Fluxes not useful for decision making? Why not? This statement is inconsistent with the finding.

P755, Line 20-21

Statement about emissions estimates is not true.

Suggested Citation:"Chapter 18: Carbon Cycle Science in the Support of Decision-making." National Academies of Sciences, Engineering, and Medicine. 2018. Review of the Draft Second State of the Carbon Cycle Report (SOCCR2). Washington, DC: The National Academies Press. doi: 10.17226/25045.
×

P755, Line 12

Statement implies that carbon accounting is not done for forestry, agriculture, and fossil fuels, which is not true.

P757, Line 2-3

A good deal is known about this. What is needed is an understanding of how portions of the public are misled and what can be done to persuade those individuals and groups to trust scientists and scientific institutions.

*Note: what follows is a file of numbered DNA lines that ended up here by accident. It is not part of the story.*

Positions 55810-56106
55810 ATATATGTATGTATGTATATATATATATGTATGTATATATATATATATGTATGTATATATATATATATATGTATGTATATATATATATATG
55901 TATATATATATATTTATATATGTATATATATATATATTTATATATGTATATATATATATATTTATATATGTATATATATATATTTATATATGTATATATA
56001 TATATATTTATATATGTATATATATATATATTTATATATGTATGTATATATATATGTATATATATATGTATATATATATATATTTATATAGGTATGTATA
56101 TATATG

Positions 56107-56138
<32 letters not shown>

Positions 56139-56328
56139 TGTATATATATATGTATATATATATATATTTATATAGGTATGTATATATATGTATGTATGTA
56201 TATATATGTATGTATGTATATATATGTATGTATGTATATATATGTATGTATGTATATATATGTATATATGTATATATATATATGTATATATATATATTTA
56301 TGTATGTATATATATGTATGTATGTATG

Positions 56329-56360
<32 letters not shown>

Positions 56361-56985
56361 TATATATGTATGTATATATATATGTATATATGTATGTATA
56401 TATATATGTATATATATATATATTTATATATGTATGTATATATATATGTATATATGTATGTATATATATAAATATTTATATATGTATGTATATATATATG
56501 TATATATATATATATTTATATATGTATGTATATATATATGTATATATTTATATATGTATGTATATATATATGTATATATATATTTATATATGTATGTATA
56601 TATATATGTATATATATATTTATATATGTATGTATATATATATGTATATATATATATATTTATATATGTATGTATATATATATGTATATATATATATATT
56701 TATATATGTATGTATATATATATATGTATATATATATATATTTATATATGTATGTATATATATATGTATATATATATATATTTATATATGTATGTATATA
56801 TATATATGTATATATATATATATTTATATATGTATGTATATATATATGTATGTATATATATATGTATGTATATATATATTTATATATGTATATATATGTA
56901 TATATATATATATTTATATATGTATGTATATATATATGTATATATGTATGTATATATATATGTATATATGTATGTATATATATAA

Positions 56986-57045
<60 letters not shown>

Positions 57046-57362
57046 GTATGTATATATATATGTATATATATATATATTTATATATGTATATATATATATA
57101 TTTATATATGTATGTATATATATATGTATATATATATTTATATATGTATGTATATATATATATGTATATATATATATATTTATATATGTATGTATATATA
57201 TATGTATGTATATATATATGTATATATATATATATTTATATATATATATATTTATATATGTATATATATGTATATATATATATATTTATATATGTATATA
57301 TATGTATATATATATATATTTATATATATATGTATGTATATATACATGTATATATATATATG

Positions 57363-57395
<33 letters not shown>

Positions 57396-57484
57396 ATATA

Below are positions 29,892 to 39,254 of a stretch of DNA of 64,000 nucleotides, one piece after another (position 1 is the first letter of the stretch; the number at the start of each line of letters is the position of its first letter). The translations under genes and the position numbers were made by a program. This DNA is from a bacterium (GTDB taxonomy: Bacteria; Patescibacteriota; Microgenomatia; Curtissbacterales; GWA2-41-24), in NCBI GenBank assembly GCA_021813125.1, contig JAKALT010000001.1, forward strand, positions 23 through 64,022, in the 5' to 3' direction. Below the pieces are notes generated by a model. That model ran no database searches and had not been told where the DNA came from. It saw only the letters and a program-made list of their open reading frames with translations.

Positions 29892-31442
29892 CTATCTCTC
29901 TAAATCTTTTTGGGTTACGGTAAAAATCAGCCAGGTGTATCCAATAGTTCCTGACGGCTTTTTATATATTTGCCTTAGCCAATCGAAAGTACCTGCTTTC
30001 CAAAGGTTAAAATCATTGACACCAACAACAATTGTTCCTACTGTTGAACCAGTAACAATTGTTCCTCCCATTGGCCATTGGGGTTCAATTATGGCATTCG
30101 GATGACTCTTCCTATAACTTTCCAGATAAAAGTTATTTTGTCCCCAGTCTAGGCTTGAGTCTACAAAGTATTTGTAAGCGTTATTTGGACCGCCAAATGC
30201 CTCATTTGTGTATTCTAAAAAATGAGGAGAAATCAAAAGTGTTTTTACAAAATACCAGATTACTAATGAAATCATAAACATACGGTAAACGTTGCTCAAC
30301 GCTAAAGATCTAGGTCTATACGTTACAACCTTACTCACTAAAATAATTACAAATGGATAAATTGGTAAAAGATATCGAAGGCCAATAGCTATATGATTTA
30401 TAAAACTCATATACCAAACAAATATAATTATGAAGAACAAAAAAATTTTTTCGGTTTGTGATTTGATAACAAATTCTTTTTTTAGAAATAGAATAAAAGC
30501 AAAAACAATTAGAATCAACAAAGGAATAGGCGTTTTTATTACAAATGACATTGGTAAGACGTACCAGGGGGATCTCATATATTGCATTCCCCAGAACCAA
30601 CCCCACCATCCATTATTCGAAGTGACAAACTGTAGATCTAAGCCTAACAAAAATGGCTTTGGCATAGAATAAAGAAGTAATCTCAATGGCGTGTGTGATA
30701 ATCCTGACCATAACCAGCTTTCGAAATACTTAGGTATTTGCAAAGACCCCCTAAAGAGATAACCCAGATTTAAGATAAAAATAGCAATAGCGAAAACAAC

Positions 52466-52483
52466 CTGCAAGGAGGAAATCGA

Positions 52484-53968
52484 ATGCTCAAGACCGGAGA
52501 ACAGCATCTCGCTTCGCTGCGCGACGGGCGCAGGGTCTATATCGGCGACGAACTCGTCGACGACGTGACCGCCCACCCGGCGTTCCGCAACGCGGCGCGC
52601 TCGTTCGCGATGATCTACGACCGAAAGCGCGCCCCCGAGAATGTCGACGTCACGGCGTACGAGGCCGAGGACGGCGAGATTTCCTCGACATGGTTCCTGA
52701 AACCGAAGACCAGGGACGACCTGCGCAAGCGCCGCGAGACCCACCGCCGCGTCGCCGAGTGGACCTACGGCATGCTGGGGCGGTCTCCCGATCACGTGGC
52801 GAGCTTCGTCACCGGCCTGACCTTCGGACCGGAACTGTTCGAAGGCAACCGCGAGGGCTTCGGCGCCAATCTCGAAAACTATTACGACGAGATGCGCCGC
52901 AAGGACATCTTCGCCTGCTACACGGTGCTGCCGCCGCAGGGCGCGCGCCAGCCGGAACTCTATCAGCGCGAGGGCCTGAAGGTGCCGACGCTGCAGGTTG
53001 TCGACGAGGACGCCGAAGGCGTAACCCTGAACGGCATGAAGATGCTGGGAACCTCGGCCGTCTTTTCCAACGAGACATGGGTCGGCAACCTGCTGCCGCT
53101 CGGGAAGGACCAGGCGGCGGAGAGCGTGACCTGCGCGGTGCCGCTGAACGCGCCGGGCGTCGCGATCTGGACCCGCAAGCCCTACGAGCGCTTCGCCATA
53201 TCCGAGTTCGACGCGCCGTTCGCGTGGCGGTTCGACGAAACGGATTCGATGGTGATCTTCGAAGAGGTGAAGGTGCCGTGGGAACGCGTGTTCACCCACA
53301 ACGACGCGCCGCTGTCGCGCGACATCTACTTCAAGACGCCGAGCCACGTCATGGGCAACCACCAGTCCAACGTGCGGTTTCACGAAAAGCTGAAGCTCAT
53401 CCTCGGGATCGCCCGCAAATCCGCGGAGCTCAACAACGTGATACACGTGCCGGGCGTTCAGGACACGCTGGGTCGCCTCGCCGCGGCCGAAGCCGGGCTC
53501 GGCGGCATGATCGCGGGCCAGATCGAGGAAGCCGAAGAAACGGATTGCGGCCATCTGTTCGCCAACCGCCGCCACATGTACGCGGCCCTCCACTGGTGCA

Suggested Citation:"Chapter 18: Carbon Cycle Science in the Support of Decision-making." National Academies of Sciences, Engineering, and Medicine. 2018. Review of the Draft Second State of the Carbon Cycle Report (SOCCR2). Washington, DC: The National Academies Press. doi: 10.17226/25045.
×

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Suggested Citation:"Chapter 18: Carbon Cycle Science in the Support of Decision-making." National Academies of Sciences, Engineering, and Medicine. 2018. Review of the Draft Second State of the Carbon Cycle Report (SOCCR2). Washington, DC: The National Academies Press. doi: 10.17226/25045.
×
Page 129
Suggested Citation:"Chapter 18: Carbon Cycle Science in the Support of Decision-making." National Academies of Sciences, Engineering, and Medicine. 2018. Review of the Draft Second State of the Carbon Cycle Report (SOCCR2). Washington, DC: The National Academies Press. doi: 10.17226/25045.
×
Page 130
Suggested Citation:"Chapter 18: Carbon Cycle Science in the Support of Decision-making." National Academies of Sciences, Engineering, and Medicine. 2018. Review of the Draft Second State of the Carbon Cycle Report (SOCCR2). Washington, DC: The National Academies Press. doi: 10.17226/25045.